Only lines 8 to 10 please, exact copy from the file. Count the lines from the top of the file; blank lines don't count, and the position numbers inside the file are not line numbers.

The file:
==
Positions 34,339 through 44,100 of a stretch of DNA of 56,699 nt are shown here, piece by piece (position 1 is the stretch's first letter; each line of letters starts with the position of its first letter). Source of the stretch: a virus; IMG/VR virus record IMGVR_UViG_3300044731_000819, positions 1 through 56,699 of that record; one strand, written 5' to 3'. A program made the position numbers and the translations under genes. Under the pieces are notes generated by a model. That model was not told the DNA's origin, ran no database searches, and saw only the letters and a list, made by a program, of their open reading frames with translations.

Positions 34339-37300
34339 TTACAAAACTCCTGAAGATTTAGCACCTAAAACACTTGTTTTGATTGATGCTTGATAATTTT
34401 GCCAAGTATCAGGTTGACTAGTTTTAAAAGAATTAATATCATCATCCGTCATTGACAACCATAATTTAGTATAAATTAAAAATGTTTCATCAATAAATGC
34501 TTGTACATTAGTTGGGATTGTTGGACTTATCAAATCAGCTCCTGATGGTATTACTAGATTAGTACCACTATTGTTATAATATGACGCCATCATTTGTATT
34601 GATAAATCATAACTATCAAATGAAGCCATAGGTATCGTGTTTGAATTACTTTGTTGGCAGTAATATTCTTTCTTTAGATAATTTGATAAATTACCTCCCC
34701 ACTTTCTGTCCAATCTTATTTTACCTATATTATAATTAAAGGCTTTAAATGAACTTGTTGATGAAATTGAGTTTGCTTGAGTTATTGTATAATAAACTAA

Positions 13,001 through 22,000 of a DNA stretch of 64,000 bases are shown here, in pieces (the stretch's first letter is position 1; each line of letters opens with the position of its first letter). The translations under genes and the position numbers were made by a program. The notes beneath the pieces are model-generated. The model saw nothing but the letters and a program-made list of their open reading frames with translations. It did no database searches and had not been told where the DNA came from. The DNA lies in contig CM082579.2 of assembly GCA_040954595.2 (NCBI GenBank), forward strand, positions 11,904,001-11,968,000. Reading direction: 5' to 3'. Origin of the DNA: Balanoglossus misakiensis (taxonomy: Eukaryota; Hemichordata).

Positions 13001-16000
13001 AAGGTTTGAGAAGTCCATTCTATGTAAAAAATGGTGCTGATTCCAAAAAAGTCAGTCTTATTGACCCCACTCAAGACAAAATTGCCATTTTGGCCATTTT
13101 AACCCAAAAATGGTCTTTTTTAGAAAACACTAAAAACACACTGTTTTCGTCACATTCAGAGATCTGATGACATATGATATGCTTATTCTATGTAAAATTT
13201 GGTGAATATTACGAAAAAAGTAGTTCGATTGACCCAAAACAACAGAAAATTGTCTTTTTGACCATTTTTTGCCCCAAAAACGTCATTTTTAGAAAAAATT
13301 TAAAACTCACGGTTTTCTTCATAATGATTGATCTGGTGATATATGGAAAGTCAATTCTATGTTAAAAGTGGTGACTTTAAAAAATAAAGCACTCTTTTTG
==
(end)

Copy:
Positions 13,001 through 22,000 of a DNA stretch of 64,000 bases are shown here, in pieces (the stretch's first letter is position 1; each line of letters opens with the position of its first letter). The translations under genes and the position numbers were made by a program. The notes beneath the pieces are model-generated. The model saw nothing but the letters and a program-made list of their open reading frames with translations. It did no database searches and had not been told where the DNA came from. The DNA lies in contig CM082579.2 of assembly GCA_040954595.2 (NCBI GenBank), forward strand, positions 11,904,001-11,968,000. Reading direction: 5' to 3'. Origin of the DNA: Balanoglossus misakiensis (taxonomy: Eukaryota; Hemichordata).

Positions 13001-16000
13001 AAGGTTTGAGAAGTCCATTCTATGTAAAAAATGGTGCTGATTCCAAAAAAGTCAGTCTTATTGACCCCACTCAAGACAAAATTGCCATTTTGGCCATTTT